R.S.V. argues that the court improperly delegated ultimate decision-making authority to the parenting coordinator by adding the words in the amended final judgment "for resolution" after the agreed-upon language, "[a]ll disputes shall be presented to the [p]arenting [c]oordinator." We do not find those added words to mean that the parenting coordinator's suggested resolutions would be binding on the parties, especially in light of another agreed-upon provision in the judgment stating that "[t]he [p]arenting [c]oordinator shall have the authority to make recommendations concerning the children to the [c]court." The parties agreed that a parenting coordinator should not be given ultimate decision-making authority. See Segal v. Lynch, 417 N.J. Super. 627, 635-37 (App. Div. 2011) (citing "Parenting Coordinator Pilot Program Implementation Guidelines" approved by New Jersey Supreme Court in 2007, which prohibit the coordinator from modifying court orders unless all parties agree and enter into a consent order). We do not issue advisory opinions. If an issue arises that implicates the language added by the court, either party may raise the issue in the context of the particular factual setting. See DeVesa v. Dorsey, 134 N.J. 420, 428 (1993) (noting that our courts refrain from rendering advisory opinions or exercising jurisdiction in the abstract); see also G.H. v. Twp. of Galloway, 199 N.J. 135, 136 (2009) (instructing that courts should not "answer abstract questions or give advisory opinions").


R.S.V. argues that the court should not have awarded C.V. $10,000 in counsel fees. "An award of counsel fees is only disturbed upon a clear abuse of discretion." City of Englewood v. Exxon Mobil[] Corp., 406 N.J. Super. 110, 123 (App. Div.), certif. denied, 199 N.J. 515 (2009); see also Strahan, supra, 402 N.J. Super. at 317 (citing Rendine v. Pantzer, 141 N.J. 292, 317 (1995)).

Courts should consider the following factors in an award of fees: (1) the financial circumstances of the parties; (2) the ability of the parties to pay their own fees or to contribute to the fees of the other party; (3) the reasonableness and good faith of the positions advanced by the parties both during and prior to trial; (4) the extent of the fees incurred by both parties; (5) any fees previously awarded; (6) the amount of fees previously paid to counsel by each party; (7) the results obtained; (8) the degree to which fees were incurred to enforce existing orders or to compel discovery; and (9) any other factor bearing on the fairness of an award.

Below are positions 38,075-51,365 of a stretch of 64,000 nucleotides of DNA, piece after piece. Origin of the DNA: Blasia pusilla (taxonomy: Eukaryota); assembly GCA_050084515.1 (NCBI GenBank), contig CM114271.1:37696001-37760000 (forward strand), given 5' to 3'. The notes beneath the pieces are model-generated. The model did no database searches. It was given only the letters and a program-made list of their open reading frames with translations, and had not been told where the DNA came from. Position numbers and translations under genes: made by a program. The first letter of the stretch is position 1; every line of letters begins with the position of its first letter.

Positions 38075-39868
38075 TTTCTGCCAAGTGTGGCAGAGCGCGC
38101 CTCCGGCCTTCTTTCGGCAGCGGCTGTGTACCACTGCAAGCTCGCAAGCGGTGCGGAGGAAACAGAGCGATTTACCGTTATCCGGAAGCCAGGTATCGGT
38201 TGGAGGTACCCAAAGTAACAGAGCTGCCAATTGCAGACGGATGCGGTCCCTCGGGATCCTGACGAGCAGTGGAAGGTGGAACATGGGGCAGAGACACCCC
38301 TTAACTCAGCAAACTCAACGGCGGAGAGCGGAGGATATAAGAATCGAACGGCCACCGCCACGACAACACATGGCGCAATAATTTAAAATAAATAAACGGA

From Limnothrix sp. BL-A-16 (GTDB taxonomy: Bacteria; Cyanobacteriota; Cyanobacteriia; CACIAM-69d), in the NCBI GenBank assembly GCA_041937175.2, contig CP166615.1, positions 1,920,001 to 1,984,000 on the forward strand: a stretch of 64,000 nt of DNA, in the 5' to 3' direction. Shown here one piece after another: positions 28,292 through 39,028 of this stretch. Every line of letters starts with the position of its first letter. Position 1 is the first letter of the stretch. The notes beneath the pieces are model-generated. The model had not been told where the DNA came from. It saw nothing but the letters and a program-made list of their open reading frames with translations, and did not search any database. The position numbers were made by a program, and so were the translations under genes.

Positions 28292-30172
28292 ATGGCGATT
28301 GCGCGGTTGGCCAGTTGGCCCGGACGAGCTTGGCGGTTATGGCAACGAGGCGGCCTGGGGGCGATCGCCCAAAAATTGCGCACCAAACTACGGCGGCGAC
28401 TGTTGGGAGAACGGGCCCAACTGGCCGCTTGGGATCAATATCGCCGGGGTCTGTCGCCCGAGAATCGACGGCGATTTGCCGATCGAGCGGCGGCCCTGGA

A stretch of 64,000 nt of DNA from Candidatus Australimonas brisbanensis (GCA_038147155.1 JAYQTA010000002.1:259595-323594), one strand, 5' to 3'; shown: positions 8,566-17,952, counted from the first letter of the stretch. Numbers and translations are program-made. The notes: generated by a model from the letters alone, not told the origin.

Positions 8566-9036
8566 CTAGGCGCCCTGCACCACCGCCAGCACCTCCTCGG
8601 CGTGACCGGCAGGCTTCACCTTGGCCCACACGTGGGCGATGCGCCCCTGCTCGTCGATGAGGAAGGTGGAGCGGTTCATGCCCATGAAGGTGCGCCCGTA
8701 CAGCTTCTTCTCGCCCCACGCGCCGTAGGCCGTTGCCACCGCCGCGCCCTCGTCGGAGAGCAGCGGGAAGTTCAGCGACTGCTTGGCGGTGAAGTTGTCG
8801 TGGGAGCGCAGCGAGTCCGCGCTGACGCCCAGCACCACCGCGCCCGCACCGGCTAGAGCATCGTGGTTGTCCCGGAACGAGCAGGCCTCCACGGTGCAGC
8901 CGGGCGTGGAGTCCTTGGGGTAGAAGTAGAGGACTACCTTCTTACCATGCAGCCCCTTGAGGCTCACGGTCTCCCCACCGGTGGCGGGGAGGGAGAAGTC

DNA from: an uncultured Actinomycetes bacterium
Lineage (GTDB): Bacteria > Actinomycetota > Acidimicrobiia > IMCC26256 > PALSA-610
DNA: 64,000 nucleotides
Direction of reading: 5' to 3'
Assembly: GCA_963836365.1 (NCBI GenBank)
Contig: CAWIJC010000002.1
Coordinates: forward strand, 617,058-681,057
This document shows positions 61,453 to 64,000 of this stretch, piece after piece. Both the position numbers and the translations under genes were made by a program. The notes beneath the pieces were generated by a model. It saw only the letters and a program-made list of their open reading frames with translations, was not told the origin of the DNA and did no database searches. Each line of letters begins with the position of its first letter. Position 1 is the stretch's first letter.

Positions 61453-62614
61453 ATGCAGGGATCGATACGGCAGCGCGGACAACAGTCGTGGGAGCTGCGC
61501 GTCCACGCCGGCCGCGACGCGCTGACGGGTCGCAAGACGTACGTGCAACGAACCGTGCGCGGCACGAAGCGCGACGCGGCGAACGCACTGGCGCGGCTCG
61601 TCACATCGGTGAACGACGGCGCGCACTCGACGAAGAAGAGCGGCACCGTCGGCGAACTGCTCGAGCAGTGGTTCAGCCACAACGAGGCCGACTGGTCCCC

[R. 5:3-5(c); see also N.J.S.A. 2A:34-23; R. 4:42-9(a)(1); Williams v. Williams, 59 N.J. 229, 233 (1971).]

The trial court correctly cited all governing legal principles. In awarding C.V. counsel fees, the court analyzed the factors enumerated at Rule 5:3-5(c) and stated:

Clearly there is no question that there is an imbalance with regard to financial positions of the parties. Defendant having basically no substantial income and Plaintiff having employment even though this Court did impute income to him for the reasons stated above.

At the present time the Defendant does not have the ability to pay counsel fees on her own and apparently has borrowed substantial monies from her parents to pay some money on account to her attorney.

This Court does not believe that either party acted in bad faith with regard to this litigation.

Plaintiff . . . indicates through his attorney that he has paid in excess of $30,000.00 of fees to date and that there is an approximate balance of $25,000.00 due to his attorney.

No previous award of counsel fees w[as] entered by way of pendent[e] lite relief.

The trial court properly exercised its discretion in awarding counsel fees, and we see no reason to disturb the award.

Affirmed in part; reversed and remanded in part.